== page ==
|Randi Oakes||(21 December 1980 - present) 4 children|
Gregory was discovered on the musical theater stage and returns there now and again.
Never saw snow until he was 19 years old.
While working as a doorman at a nightclub, he met Jason Robards who offered him encouragement to become an actor. He quit his job and moved to L.A. immediately afterward.
Gregory served two years as a medic in the Army.
In 1980, he formed with Franklin R. Levy the "Catalina Production Group Ltd." producing numerous stage projects, more than two dozen televsion movies. Catalina was an important force in the Los Angeles theater scene, from 1981 to 1992, plays presented by Catalina were honored with over 150 theater awards, E.g. in 1982 for "The Hasty Heart".
He is also one of the original members of the Surfrider Foundation, a non-profit environmental organization that works to protect the coast that was founded in 1984. Harrison is an avid surfer. He claims to have ridden the waves of every surfable ocean on almost every continent in the world.
He also enjoys swimming, kayaking and is a keen golfer.
Has 3 daughters, Emma Lee Harrison (born December 10, 1985), Lily Anne Harrison (born February 6, 1989) and Kate Harrison (born 1991) with Randi Oakes. The couple also has an adopted son, Quinn Edgar Harrison.
In 1980, Gregory formed, with Franklin R. Levy, the Catalina Production Group. Over the next eleven years, they produced numerous stage projects and nearly two dozen television movies. Catalina Productions was an important force in the Los Angeles theater scene from 1981 to 1992, and the approximately 60 plays presented by the company were honored with over 150 local theater awards. Those plays included "The Hasty Heart" (1982), which won the Los Angeles Drama Critics Award as Best Production (including Best Actor for Gregory), and "Picnic" (1986), for which Gregory won a Dramalogue Award. In 1990, he was was the recipient of the L.A. Ovation Award for Outstanding Contribution to L.A. Theater.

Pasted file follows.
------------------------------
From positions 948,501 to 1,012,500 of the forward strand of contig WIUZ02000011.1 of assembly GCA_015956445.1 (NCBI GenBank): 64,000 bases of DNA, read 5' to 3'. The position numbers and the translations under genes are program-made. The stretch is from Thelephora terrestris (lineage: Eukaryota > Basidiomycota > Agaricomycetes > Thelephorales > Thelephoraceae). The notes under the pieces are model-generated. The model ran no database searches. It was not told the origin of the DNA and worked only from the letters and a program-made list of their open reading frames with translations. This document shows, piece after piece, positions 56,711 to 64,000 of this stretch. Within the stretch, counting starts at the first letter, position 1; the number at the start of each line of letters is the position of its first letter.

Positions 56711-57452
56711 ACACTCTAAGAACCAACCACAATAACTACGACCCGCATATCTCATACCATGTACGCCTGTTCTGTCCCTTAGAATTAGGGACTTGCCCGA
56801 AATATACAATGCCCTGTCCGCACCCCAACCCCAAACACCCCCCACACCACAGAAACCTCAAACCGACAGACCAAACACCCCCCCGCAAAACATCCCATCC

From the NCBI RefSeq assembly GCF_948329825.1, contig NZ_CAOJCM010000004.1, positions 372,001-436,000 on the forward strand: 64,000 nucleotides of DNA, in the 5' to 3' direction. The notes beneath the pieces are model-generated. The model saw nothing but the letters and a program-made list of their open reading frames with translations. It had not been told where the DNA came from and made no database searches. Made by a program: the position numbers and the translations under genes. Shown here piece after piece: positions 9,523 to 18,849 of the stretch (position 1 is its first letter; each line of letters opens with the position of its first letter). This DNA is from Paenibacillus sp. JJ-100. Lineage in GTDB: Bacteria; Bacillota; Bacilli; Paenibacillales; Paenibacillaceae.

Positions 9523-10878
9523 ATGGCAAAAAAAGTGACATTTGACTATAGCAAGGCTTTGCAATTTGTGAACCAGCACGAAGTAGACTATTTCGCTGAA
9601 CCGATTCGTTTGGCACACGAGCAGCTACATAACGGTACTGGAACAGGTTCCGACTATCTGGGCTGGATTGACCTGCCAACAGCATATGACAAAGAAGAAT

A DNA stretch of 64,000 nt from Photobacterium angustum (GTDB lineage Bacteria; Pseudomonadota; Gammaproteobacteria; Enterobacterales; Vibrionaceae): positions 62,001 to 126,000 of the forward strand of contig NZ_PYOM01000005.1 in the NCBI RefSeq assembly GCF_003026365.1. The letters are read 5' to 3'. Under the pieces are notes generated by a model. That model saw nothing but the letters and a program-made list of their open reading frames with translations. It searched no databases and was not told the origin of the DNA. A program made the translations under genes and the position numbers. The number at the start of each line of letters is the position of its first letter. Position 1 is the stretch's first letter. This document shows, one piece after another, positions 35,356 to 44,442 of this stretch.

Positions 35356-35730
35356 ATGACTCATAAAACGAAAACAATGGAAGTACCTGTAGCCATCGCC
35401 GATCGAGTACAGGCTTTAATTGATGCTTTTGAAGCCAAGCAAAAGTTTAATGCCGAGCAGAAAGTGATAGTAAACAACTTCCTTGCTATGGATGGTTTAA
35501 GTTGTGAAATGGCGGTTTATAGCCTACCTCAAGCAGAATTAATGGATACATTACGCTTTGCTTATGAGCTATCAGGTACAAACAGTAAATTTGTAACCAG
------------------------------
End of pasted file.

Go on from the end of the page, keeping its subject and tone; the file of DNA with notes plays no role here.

First big break came in 1976, when he was cast in a guest-star role in the CBS series "M*A*S*H".
Took up the guitar while he was in the Army and also started composing songs.
After serving for two years as a medic, he finally received an honorable discharge in 1971 from the Army as a non-religious conscientious objector.
His over 25-year marriage to former model/actress Randi Oakes managed to survive Greg's early personal battles with alcohol and cocaine.
Played the role of slick lawyer Billy Flynn in the NY production of "Chicago" on and off between the years 2003 and 2006.
Jobs varied during his salad years from delivery boy and window washer to handyman and construction worker. He also worked/performed at a bawdy Elizabethan-styled theatre/restaurant.
Spent his youth swimming, fishing, and diving for coins tossed by the tourists who lined the railings of the two-thousand passenger S.S. Catalina as it sailed into the bay during the summer.
His parents, Ed and Donna (she was once an aspiring dancer), divorced when he was 14. A middle child of three, his older sister Kathleen and younger brother Christopher are both artists. He and his father were both born and raised on South Catalina Island, unlike the others in his family.